Relative economic outputs (coloured circles) and populations (black circles) of six metro mayor city regions, as well as Greater London
Today, people in six metropolitan areas with a total population of 9.53m are voting for new metro mayors, more than Greater London’s 8.67m. But despite the elections covering many of provincial England’s biggest and richest cities, their combined economies generate just 57% of London’s.
Data from the Office for National Statistics on the six combined authority areas shows that in 2015 the six generated 12.9% of the UK’s gross value added (GVA) economic output, compared with 22.7% produced by Greater London. Greater Manchester, with a slightly bigger economy than the West Midlands despite a slightly smaller population, is the largest – with an economy smaller than one-sixth of London’s.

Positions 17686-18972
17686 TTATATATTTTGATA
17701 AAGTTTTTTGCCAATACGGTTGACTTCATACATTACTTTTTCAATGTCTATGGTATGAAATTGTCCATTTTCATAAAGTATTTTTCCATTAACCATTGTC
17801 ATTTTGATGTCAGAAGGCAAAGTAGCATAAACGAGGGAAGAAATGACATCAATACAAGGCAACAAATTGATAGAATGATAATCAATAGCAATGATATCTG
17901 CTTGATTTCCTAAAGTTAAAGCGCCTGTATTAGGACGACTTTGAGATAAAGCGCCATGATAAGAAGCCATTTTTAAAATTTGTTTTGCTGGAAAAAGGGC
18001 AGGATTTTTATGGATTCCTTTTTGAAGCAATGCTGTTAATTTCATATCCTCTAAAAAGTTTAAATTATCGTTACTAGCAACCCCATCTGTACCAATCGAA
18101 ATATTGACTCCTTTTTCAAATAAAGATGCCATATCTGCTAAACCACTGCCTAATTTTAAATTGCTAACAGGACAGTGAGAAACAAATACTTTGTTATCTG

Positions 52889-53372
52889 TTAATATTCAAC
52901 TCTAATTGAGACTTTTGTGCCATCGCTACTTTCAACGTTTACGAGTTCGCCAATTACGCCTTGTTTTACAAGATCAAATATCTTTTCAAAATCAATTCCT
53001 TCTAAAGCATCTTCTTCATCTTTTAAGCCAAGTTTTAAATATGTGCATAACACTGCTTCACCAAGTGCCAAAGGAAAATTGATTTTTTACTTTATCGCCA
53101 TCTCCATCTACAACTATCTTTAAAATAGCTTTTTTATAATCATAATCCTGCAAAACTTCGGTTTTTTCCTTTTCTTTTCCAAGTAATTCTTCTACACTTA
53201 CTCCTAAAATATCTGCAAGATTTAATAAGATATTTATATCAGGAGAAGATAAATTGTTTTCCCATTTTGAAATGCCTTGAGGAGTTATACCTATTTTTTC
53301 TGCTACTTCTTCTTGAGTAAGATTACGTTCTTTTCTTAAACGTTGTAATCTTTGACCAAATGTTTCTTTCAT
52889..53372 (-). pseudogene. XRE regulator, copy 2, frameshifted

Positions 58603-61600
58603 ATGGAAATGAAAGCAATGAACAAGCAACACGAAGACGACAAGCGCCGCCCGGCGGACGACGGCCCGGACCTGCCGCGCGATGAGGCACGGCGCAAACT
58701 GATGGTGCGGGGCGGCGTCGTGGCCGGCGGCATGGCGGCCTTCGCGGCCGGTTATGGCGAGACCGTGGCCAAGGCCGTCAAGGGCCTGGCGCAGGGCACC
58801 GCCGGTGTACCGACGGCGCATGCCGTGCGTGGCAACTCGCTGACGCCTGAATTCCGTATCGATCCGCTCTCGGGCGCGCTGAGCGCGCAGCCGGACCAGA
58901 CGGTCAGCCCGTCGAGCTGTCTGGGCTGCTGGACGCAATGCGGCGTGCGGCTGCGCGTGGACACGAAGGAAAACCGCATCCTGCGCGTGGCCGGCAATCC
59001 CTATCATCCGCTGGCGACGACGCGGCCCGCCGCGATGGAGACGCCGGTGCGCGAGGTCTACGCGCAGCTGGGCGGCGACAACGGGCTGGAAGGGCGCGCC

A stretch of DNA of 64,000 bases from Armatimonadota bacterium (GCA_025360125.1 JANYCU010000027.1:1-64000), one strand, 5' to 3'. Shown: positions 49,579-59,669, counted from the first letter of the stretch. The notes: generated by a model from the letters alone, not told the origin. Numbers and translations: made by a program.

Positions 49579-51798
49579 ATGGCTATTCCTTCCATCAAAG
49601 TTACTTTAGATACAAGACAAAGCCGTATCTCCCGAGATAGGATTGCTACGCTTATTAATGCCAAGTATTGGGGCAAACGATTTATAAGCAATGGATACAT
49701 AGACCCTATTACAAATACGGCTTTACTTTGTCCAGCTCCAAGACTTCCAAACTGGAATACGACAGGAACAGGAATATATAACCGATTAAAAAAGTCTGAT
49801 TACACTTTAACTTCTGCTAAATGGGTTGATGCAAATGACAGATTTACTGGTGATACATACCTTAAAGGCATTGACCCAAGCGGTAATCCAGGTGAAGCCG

The map shows the economic output of each city region in colour, with its proportion of the UK’s population as a black circle. (It’s the area of each circle that indicates figures, not its radius.) So if the two circles for a city region are the same size, the area’s economy per person is equivalent to the national average, which is roughly the case with the West of England (aka Greater Bristol or, for older readers, Avon minus North Somerset) and Peterborough and Cambridgeshire.
If the coloured circle is smaller, the area punches below the national average economically, true of all the other combined authority areas. And then there’s Greater London, producing nearly 23% of GVA with 13% of the population. London is greater than the rest by a long chalk.